A couple years ago we were putting up a greenhouse & we decided the best place to catch winter sun but semi-shade in summer, be sheltered from storms but not in danger from any large falling trees & have access to plumbing & potential electric hook-up was just exactly where there was already a tree.

Let me be clear, we would not have killed a healthy tree (more on this in a future rant), but this tree was on its way out.  It had been struck by lightning & left off balance & a bit loose-in-the-roots (this actually took years to notice, but in the end even I could rock the tree bumping it with the riding mower, the horses scratching their rumps made it look like a major wind was whipping through the branches).  Then during hurricanes Charley-Frances-Jeanne the wind really did tilt it further.  So we had been carving pieces off as they began to interfere with the fence, the side of the house, the path between the fence & the side of the house for a while & the greenhouse was just the push we need to take it down.

The removal was more or less a one-man job.  Even pulling the stump was only a 1 & 1/2 man + truck with chains job.  Once that stump was out of the ground, it was a different story.  It ripped the chain off the chainsaw more than once & in the end we just sort of rolled it a few feet to the north, replaced the pasture fence we had taken down to take down the tree & now on sunny mornings the birds gather on the old stump, pecking at the varieties of bird seed I toss over it every few days.  It is quite a bit smaller these days, having collapsed in the center but still a bear to move around.

Finally for this week at 52 Photos Project, I give you Chopped.

Monday, June 17, 2013

Happy Loving Day, because late is better than never

I completely missed Loving Day this year (it is June 12th, FYI).  Marriage rights aside (& that is hard to do what with the right to get married -or not- all over the news), the Loving case & decision  has always kind of interested me.  First of all, there is their great name:  Loving.

But more than that is Mr. & Mrs. Loving's overwhelming, indisputable ordinariness.  Aside from overturning an outdated, racist law & making big time history, these people are downright boring.  Mr. Loving was a garden variety small town boy grown to man, he liked tinkering with cars.  Mrs. Loving took care of the house & children.  In one of my favorite Hollywood commentaries when Mrs. Loving saw the movie made about her life she said most of it was wrong, the only part they got right was she had three children.  Anyone reading this blog or anything else ever written about the Lovings would realize the other fact the movie got right was there was a landmark civil rights case surrounding their marriage.  That Mrs. Loving clearly does not view this as the centerpiece of her own life makes me like her more.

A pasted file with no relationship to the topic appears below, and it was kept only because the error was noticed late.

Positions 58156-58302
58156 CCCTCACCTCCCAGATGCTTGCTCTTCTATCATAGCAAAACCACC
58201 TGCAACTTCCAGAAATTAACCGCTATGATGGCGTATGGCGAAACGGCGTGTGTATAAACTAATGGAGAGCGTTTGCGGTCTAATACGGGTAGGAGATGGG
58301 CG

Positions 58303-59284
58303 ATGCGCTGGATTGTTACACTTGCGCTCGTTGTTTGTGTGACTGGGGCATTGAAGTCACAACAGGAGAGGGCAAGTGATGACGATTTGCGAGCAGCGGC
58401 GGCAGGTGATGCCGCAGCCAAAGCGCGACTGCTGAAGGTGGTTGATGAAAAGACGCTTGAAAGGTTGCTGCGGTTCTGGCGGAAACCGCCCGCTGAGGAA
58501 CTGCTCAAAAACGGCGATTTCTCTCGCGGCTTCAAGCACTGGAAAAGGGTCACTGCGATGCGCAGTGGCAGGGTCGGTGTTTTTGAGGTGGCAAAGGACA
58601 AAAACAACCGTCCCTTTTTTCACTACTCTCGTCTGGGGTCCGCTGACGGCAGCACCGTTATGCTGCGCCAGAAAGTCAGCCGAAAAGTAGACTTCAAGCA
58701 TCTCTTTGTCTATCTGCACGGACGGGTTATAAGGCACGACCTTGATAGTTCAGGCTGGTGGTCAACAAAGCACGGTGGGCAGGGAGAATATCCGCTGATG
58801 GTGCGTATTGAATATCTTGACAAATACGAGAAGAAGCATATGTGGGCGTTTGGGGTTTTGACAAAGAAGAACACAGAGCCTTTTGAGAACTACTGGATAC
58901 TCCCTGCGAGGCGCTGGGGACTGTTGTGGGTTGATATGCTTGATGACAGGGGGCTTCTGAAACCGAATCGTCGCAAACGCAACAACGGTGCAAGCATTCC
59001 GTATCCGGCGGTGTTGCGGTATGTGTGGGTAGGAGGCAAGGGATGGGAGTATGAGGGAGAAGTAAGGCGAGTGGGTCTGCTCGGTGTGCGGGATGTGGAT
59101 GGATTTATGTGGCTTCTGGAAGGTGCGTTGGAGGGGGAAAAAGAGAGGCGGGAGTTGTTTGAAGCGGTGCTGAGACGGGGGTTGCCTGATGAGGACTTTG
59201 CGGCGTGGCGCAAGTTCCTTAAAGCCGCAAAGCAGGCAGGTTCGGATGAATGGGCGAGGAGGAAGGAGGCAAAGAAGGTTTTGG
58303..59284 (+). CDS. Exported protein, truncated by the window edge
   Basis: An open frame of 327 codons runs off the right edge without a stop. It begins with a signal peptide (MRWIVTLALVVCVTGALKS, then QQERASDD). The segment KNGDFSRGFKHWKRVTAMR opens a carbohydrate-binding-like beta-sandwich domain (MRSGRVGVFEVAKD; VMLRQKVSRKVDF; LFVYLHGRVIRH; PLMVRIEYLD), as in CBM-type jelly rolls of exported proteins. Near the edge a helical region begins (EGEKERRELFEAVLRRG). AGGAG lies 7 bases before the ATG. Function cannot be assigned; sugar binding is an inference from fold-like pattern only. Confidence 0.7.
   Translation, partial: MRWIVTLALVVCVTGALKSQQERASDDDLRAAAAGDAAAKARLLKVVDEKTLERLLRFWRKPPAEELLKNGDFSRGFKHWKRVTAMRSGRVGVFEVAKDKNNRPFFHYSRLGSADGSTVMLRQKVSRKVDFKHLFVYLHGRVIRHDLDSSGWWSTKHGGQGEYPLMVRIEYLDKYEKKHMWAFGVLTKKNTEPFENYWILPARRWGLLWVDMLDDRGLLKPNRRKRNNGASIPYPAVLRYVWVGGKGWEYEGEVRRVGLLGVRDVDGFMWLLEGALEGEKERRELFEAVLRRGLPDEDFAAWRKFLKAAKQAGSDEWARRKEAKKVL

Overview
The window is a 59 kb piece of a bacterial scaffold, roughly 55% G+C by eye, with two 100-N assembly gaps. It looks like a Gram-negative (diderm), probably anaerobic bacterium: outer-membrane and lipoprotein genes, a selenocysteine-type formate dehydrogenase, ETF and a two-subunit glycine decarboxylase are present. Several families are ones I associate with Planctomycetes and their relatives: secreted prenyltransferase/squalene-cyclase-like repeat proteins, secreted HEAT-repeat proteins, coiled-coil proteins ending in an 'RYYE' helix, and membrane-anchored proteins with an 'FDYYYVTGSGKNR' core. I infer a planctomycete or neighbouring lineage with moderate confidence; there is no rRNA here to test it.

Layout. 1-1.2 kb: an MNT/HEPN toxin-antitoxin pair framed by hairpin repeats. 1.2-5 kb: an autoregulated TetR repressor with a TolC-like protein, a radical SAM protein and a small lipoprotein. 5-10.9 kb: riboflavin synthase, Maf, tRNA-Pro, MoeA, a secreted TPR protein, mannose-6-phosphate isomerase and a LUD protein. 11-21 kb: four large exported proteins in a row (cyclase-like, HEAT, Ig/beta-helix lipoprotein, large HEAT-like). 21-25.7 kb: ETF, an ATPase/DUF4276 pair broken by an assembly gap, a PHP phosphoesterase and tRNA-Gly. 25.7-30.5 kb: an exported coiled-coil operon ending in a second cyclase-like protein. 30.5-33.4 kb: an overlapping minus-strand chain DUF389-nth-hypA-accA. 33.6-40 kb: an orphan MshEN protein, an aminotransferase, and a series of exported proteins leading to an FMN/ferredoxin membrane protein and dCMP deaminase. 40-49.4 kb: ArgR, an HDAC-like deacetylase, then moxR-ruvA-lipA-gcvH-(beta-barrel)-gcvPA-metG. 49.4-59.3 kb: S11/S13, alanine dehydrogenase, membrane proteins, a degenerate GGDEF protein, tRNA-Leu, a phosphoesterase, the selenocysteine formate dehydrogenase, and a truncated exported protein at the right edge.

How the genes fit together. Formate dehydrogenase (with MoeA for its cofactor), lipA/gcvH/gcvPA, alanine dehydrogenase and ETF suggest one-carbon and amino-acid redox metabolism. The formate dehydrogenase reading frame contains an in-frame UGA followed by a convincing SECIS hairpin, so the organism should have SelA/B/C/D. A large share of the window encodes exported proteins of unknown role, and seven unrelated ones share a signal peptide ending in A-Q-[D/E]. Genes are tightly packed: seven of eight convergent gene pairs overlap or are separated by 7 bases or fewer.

There is not much else to say really.  You can watch the documentary which is more about the case than the people.  & I kind of get the impression Mr. & Mrs. Loving would have preferred it that way (the documentary was made after they had both died, the fictionalized film is the one Mildred Loving found inaccurate).  Loving v The State of Virginia comes up a lot in the gay marriage debate, on both sides believe it or not.  But that is a conversation for another post; today I just want to notice the Lovings, that they walked out of small town USA, made their argument & then went back home, happy to leave the spotlight.  Whenever people start grandstanding about "real americans", it is the Lovings I think of. 

Sunday, June 16, 2013

The repetition of usually initial consonant sounds in two or more neighboring words or syllables

When it comes to saints, patronages run the gamut: places, professions, illness (usually against, unlike professions & places), but today's man has a new one on me:  alliteration

For everyone who went "wait, what?", let me clarify:  Benno, an eleventh century politically savvy bishop...or canon, there is some confusion, is patron saint of
  • anglers (there is a whole story about locking up his church & throwing away the key & then the key being recovered from a fish & if that all sounds like something we have covered before that is because we HAVE, but that was a different guy),
  • weavers (he was big in Meissen & once upon a time weaving was big in Meissen -it was big everywhere- & I am guessing that is the connection although I accept there may not be one, especially since Meissen was really famous for porcelain & Benno is not the patron of porcelain workers who don't seem to have one, although patrons of potters abound),
  • & alliteration.

Benno famously played both sides against the middle in a pre-Martin Luther era church reformation (Martin Luther reviled him.  Specifically.  By name).  The only thing Benno seems to have not flip-flopped on was simony.  Don't feel bad, I had to look it up too:  the sacrilegious vice of purchasing ecclesiastical offices and benefices to which spiritual jurisdiction is attached.  What it isn't is the selling of those offices, for which I could not find a word-no emigration/immigration symmetry here.  

Benno took vows & broke them, pledged to support a pope, then the anti-pope & then back to another not-anti-pope.  This guy was first & foremost a politician & probably lucky not to be living in an age where your old speeches have been recorded & can be played back against you.

Benno pretty much only comes up when someone is in a reform the reformers kind of mood (which is more often tan you might think OR less often than it should be, depending a upon
 your perspective.  That's the thing about reform: there is never enough until there is too much.

But who cares about reform, I want to know about the whole alliteration thing!  He must have been quite the public speaker, maybe his speeches were full of catchy phrases & jingles, you know (or maybe you don't), politicians' stump speeches aren't want they used to be).  It seems to me thought that is ought to be fairly easy (& harmless) to pay homage to Benno on today his day: just stare into the mirror & go at it.  May I suggest "she sells seashells by the seashore". 

Wednesday, June 12, 2013

52 Photos Project: Stripes